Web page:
Thursday, December 5, 2013

Wearing the Writer's Thinking Cap

Dear Fellow Writer,

Great to be talking to you again.

Many of you will be pleased to know that these weekly newsletters will become the sole source of information from me from the beginning of next year.

That is, apart from all the books on Amazon. There are currently 21 of our books on Kindle and we plan to put up another 20 or so before March 2014.

When they're all online, including hard copies through CreateSpace, the only communications from me will be via this free newsletter.

Have fun in the run up to Christmas.

Speak soon,
Keep Writing!
Rob@easywaytowrite.com

THIS WEEK'S ARTICLE:

Use Your Thinking Cap


CAP is a useful acronym that describes how you should go about planning stories. Think about the shape of a baseball cap: it’s crescent shaped, has a strap at the back and a peak at the front.

Got that? 

And it goes on your head, right?

Now let’s start thinking through your story idea:

Start with a character in the back of your mind. See him or her, visualize the face and body and clothes; physical characteristics, his or her looks and overall presence. After a couple of weeks of thought, these images should be crystal clear in your mind.

Next, give your character an agenda - a goal he or she needs to achieve, some result that needs to be created or more simply, something he or she needs to do to attain peace, security or enlightenment.

Then use your character’s agenda to inspire an action, event or emotion - each of which, for clarity, we’ll call a story-beat.

Then use your first story-beat to inspire the next story-beat. 

Make sure that the first beat causes the second and the second beat came about as a direct result of the first. Then think of a third beat that was caused by the second. And so on. 

When you keep stringing together story-beats that logically appeal to you, and let them intertwine and influence each other, you will likely have, at the end of this process, a coherent plot. 

Now, whether at this stage it’s a plot that will create a story worth telling is something I examine elsewhere. For the moment, you just need to be clear on how rational, effective fictional stories should evolve.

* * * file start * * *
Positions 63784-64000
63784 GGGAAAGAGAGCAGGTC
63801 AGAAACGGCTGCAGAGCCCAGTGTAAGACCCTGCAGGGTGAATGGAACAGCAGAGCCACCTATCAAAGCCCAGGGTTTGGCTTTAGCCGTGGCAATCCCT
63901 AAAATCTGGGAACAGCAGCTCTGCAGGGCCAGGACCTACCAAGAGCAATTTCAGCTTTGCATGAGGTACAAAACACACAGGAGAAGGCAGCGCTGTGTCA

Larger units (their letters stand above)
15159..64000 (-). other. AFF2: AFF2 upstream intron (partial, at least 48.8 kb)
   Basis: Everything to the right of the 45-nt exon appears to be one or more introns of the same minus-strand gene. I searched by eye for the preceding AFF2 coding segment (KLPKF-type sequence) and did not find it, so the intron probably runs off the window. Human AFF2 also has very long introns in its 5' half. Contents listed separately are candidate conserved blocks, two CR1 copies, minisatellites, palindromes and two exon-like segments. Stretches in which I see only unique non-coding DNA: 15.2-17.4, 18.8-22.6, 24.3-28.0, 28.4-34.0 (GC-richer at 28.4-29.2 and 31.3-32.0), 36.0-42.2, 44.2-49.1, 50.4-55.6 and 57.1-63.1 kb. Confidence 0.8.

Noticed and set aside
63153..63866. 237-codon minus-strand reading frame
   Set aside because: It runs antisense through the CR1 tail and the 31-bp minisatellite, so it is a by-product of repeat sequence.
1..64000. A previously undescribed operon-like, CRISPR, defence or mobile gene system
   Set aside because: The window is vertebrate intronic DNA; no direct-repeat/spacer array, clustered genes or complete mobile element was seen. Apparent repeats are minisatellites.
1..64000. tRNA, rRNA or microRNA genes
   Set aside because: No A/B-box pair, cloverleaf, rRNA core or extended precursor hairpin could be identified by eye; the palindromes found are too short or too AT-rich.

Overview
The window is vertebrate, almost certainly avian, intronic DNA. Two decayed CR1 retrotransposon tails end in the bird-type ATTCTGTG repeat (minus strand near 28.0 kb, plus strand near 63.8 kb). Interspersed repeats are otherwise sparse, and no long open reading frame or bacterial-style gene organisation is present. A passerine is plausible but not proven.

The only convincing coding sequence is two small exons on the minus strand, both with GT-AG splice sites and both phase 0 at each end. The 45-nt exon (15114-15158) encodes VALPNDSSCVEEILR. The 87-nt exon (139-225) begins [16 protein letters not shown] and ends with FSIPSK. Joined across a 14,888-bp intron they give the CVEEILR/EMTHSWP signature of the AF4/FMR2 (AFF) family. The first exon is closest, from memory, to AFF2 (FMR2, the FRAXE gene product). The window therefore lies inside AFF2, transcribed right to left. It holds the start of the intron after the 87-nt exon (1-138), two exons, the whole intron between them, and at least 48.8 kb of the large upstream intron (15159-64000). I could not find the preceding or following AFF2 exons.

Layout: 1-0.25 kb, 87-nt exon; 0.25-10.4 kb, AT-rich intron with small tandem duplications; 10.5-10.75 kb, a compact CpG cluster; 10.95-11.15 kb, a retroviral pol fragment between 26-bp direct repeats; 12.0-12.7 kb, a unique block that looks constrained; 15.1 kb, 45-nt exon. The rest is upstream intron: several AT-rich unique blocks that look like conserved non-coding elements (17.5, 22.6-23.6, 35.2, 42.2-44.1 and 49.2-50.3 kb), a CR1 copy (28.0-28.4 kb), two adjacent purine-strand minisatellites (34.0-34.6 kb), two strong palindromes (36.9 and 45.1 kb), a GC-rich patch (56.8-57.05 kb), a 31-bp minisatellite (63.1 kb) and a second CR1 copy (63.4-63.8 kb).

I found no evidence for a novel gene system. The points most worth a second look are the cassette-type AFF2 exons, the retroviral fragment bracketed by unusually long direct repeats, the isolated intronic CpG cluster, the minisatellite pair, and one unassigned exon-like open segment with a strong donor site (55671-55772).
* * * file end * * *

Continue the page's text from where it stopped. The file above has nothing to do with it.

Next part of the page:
Remember: CAP – Character + Agenda + Plot = Story.


Use Logic When You Cap

Escapism is not just the reader’s desire to vicariously experience thrills or magical journeys.

When readers want to escape it is merely from their own minds. Being the same person all the time can be a tedious business. So what better way to escape than to become someone else for while.

This is really what is happening when someone reads – their thoughts have been willingly hijacked by the author. This is why you should not feel any pressure to provide a long stream of thrills and spills in your story. That’s not all that’s required. 

It’s actually far better for you to simply present a logical and cohesive character’s view of the world that the reader can then follow and enjoy experiencing. When you’ve done that, the reader is more than satisfied – and will usually come back for more.

Getting new readers can be an uphill struggle for writers. Your writing may be terrific but overcoming readers’ natural resistance against trying another writer can become a sticking point. The way to overcome this resistance is to create emotional experiences in the reader - through trust, engagement and logic - that make your stories work for many readers - and not just a few. 

Being able to create stories that resonate across the board then - and enable many to escape, from all walks of life - is the goal of the serious writer.

Logical progression is paramount. But what constitutes logic is not so clear. It’s more of an agreed convention rather than a clear set of rules. What is clear is that the personal logic of the writer must be transferable - and recognizably coherent to the average reader. 

Because it is the logic of your character’s motivations and agendas that will define your story form. And if the inherent logic of your story is not a commonly shared experience then your emotional beats will not be transferable to the masses. 

The form your story takes is less important than the structure with which it is put together. Less enlightened teachers will tell you that form comes first, then story. But this is incorrect. 

Writers, who always work from the bottom up, know that it is the pieces that make up the whole and not the whole that defines the pieces.

Till next week.
 
Keep Writing!

THIS WEEK'S WRITER'S QUOTE:

"Don't think. Thinking is the enemy of creativity. It's self-conscious and anything self-conscious is lousy. You cannot try to do things. You simply must do things." Ray Bradbury
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The Easy Way to Write

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